After Braun Strowman’s brutal assault on him, which included rolling over an ambulance in which he was strapped to a bed, Roman Reigns looks for revenge in the main event. Chris Jericho attempts to reclaim his WWE United States Championship from his former best friend, Kevin Owens, and Alexa Bliss challenges faces Bayley for the WWE Raw Women’s Championship in the reigning champion’s home town…
Kevin Owens (C)
WWE United States Championship
(Winner via submission, and new champion: Chris Jericho)
WWE Cruiserweight Championship
(Winner via disqualification: Austin Aries)
Matt Hardy & Jeff Hardy (“The Hardy Boyz”) (C)
Sheamus & Cesaro
WWE RAW Tag Team Championship
(Winner via pinfall: The Hardy Boyz)
WWE RAW Women’s Championship
(Winner via pinfall, and new champion: Alexa Bliss)
House of Horrors Match
(Winner via pinfall: Bray Wyatt)
(Winner via pinfall: Seth Rollins)
(Winner via pinfall: Braun Strowman)
Payback was the first PPV from WWE since Wrestlemania 33, and although it was built as a RAW show, it had some matches that would have significant impacts on Smackdown Live.
The first of these was Kevin Owens versus Chris Jericho. Owens and his WWE United States Championship were drafted to Smackdown Live in the Superstar Shakeup, but Jericho was not. As this Wrestlemania 33 rematch had already been announced prior to the roster changes, it was decided that the match would go ahead, but that if Jericho were to win he would join the blue brand.
Their match itself was a little underwhelming, but made up for it in the closing minutes. From the moment Owens used one finger to force the rope break, everything had more urgency, and the match was more enthralling. The feud has been built well, but my personal opinion is that Jericho still has better matches with smaller and more agile opponents, so I didn’t think that was one of Jericho’s best. I’m not sure I take the Walls of Jericho seriously as a finisher anymore either, so it didn’t quite feel right watching Owens tap out to it.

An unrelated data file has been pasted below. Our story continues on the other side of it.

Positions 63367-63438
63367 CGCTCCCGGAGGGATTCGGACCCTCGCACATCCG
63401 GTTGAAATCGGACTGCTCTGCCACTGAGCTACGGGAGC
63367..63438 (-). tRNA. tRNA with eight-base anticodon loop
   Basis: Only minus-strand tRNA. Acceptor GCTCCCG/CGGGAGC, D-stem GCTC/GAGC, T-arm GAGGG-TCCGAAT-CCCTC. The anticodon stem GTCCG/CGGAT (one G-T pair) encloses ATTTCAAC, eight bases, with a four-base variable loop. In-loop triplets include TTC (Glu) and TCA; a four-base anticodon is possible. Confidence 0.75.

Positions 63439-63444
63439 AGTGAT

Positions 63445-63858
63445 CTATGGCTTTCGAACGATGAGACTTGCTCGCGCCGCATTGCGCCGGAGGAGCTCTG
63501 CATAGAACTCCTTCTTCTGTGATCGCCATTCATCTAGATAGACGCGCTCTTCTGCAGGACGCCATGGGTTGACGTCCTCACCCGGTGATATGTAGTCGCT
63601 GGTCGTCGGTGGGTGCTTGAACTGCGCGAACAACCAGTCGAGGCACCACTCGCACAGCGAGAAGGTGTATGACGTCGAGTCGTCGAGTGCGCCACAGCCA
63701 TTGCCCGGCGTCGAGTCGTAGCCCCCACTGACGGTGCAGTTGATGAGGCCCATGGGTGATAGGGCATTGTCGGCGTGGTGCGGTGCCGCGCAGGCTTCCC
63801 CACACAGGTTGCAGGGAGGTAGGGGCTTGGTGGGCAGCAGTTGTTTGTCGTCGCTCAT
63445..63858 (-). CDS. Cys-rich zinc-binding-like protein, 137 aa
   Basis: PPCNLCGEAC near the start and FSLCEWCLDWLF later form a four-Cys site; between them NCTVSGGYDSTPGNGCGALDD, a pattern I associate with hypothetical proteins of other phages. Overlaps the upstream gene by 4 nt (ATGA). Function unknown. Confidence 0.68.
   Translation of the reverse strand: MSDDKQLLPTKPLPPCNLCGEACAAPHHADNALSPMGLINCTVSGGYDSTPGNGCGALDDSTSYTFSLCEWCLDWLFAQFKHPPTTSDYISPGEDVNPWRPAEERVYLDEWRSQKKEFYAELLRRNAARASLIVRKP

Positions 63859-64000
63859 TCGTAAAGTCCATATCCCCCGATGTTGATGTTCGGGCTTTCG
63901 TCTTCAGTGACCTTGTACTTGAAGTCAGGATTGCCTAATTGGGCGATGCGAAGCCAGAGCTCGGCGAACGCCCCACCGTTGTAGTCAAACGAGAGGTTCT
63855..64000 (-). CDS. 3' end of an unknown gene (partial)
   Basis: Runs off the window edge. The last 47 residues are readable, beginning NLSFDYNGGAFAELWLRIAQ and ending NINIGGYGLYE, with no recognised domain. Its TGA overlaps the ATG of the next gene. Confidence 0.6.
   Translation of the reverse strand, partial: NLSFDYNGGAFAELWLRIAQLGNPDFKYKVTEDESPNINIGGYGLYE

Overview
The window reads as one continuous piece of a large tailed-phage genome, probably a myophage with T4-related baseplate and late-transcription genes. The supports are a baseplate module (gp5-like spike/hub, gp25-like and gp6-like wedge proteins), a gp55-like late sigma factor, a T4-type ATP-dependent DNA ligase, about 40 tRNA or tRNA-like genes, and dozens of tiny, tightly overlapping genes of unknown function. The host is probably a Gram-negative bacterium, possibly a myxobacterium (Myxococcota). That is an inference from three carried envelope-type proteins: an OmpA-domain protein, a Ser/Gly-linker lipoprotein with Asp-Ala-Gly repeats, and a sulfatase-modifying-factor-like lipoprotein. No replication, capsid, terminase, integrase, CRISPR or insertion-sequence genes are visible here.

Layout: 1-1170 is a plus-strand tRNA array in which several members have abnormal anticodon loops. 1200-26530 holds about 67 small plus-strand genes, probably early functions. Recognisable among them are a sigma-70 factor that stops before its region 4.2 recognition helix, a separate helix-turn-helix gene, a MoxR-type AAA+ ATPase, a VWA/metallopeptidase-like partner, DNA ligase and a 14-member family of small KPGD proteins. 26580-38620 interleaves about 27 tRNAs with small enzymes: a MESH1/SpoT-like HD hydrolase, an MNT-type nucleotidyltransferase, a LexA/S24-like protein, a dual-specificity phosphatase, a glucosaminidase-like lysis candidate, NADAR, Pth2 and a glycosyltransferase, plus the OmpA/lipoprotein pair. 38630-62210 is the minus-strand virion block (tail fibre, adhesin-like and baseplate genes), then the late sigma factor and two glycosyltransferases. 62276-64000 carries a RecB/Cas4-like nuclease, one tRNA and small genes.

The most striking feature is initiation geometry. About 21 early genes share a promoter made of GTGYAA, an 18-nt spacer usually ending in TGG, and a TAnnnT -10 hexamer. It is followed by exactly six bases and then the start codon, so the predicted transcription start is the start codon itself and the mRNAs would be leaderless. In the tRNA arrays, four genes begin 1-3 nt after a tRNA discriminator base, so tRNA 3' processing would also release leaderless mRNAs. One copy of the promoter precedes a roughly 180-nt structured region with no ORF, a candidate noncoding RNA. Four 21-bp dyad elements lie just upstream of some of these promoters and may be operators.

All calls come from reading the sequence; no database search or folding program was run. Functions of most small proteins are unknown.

The Cruiserweight Championship match, wrestled between Austin Aries and current champion, Neville, started like any other WWE match. That would be fine, normally, but we keep hearing about how 205 Live athletes are so different to everyone else in WWE, but that’s simply not true. They might have much different abilities, but they have not been able to display them since the division debuted on RAW in September 2016, and instead of seeing spectacular matches like those in 2016’s Cruiserweight Classic, we continue to get matches that are interchangeable with anything else on the roster.
Aries and Neville did work hard here, and I’ve enjoyed their rivalry. Much like Owens and Jericho’s championship match, this one picked up in its second half. Neville lost the match after putting his hands on the referee and pushing him over, whilst trying to avoid tapping out to Aries’ submission hold. As it was a DQ, Neville retained his championship, and whilst I have absolutely zero problems with the bad guy cheating to win, the contact with the referee was so slight that it cheapened the whole damn match to have him then angrily disqualify Neville and help him retain his championship. You know what the referee should’ve done? Kept going, teach Neville a lesson, and see if he could retain the belt without help from a bullshit match rule. It’s such a stupid rule for championship matches, but it stretches the Neville/Aries series out longer, which I guess was the end goal.
The only tag team match on the show, contested by reigning WWE RAW Tag Team Champions, The Hardy Boyz, and challengers Sheamus and Cesaro, did the basics and not a whole lot more. Given Sheamus and Cesaro did most of the offence, it was probably obvious that Matt Hardy and Jeff Hardy were going to take the win. I liked Jeff’s Swanton onto Sheamus’ back whilst he was pinning Matt. Wasn’t such a fan of Sheamus once again being reckless, this time kicking Jeff’s tooth right out of his mouth.
Turning Sheamus and Cesaro heel following the match has positives and negatives. The positive is that Sheamus is boring as a babyface, and works much better as a heel. The negative is that the fans were really behind Cesaro, and this really sets him back a little if he ends up on a singles run again any time soon. That said, if he does end up as a heel singles wrestler again, that does open him up for feuds against top babyfaces, which is no bad thing. Okay, maybe the heel turn is all positive…